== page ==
The case for coaching

Coaching can add significant value for supplier groups that have historically been underrepresented in federal procurement. In a coaching session, Sui says, “we have the luxury of a more expanded discussion, creating opportunities to learn more about the business, the business leader and their specific circumstances. That puts us in a better position to provide the kind of support some of these businesses require to participate in federal procurement.”

The service is also beneficial for suppliers with diverse skill sets, backgrounds and lived experiences. “Different people have different learning preferences. With coaching, we have the leeway to adjust and to work through the federal procurement process using a very individual approach,” Sui points out.

Rodnie Allison

Building a relationship between a coach and business has its own advantages. Coach Rodnie Allison says: “We have comprehensive discussions and meet multiple times. Having that continuity is useful in these cases. I really get to know the context in which a business is operating, so I can provide focused support.”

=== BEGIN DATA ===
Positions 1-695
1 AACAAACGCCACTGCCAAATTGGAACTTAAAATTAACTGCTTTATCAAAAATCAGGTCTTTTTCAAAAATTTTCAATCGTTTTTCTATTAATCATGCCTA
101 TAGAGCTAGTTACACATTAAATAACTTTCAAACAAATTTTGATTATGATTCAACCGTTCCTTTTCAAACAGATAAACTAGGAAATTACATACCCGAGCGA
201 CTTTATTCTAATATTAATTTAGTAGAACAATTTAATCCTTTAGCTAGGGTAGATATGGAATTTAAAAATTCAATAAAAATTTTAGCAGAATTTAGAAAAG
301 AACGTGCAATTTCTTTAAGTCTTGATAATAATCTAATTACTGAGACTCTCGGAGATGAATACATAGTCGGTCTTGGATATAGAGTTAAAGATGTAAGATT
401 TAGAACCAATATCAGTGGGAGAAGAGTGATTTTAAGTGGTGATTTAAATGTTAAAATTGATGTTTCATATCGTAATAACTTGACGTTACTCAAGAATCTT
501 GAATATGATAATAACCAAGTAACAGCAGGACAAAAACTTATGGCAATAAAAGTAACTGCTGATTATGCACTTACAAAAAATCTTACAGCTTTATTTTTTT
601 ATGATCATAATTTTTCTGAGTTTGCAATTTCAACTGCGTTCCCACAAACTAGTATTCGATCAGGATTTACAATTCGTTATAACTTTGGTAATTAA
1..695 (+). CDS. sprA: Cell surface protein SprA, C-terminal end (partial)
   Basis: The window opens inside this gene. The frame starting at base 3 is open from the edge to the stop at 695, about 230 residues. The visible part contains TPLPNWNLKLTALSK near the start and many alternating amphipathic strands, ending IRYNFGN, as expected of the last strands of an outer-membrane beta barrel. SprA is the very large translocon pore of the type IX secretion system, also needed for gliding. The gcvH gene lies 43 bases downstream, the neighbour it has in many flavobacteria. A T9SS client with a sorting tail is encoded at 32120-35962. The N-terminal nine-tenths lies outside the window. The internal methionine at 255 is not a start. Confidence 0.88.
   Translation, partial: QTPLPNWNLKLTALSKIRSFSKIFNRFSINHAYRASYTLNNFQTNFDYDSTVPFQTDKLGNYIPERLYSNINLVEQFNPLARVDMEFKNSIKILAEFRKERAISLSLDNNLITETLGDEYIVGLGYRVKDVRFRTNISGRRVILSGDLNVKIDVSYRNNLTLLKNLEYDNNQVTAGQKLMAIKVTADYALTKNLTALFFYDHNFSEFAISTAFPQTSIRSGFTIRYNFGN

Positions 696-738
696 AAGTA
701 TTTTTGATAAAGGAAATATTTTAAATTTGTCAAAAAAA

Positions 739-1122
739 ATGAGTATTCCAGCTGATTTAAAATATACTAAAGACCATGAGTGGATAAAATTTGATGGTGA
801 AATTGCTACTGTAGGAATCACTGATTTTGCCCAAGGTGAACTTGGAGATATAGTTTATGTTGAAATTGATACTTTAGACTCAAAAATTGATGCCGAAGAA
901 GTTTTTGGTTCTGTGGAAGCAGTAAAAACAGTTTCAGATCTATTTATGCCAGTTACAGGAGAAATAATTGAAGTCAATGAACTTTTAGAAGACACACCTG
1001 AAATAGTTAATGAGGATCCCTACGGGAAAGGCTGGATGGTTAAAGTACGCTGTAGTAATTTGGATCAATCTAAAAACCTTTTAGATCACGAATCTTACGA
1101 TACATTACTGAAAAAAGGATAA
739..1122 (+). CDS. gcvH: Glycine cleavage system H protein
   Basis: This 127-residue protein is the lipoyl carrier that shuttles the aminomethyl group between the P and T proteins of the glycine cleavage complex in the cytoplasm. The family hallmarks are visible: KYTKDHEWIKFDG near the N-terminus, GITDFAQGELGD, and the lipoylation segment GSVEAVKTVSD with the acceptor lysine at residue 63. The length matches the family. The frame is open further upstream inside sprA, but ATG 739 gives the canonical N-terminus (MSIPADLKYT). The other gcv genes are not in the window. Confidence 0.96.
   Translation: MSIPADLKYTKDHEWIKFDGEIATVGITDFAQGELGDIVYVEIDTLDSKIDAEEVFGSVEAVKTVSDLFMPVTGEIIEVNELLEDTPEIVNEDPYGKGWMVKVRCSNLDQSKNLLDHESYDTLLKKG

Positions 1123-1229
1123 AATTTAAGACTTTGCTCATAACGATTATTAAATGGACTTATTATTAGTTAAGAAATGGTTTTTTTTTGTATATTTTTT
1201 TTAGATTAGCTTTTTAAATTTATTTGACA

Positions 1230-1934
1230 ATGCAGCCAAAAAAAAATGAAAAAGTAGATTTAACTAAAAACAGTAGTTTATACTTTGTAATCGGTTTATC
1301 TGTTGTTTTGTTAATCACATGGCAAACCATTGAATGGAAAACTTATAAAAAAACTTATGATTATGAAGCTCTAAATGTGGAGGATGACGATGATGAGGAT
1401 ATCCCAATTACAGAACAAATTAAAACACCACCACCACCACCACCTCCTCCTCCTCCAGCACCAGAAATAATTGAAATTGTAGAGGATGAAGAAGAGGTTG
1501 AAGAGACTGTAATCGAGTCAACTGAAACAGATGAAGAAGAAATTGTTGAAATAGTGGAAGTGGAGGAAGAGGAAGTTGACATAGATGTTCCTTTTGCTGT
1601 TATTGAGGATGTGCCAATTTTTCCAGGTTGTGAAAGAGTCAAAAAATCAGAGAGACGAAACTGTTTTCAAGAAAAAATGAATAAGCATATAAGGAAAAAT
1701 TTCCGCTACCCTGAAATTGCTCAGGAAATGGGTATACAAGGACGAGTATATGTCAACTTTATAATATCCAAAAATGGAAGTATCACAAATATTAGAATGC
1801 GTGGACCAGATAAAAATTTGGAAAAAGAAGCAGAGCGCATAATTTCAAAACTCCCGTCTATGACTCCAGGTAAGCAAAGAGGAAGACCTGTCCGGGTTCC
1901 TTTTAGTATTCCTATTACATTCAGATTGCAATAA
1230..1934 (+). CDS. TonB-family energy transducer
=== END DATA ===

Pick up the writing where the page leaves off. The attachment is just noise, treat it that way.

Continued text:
He adds that the deep-dive nature of coaching helps to get to the root of some of the challenges that businesses encounter: “A business’ experience may meet the requirement, but the business may not know how best to demonstrate this in their bid submission. Or, the business may not be pursuing the right opportunities.” All Procurement Assistance Canada services are geared towards demystifying federal procurement and mitigating challenges; coaching expands on these services for eligible businesses.

While coaching requires an investment of time, it can actually be a “very efficient platform,” Allison points out. “A few coaching sessions can convey most of the key points on selling to the Government of Canada.”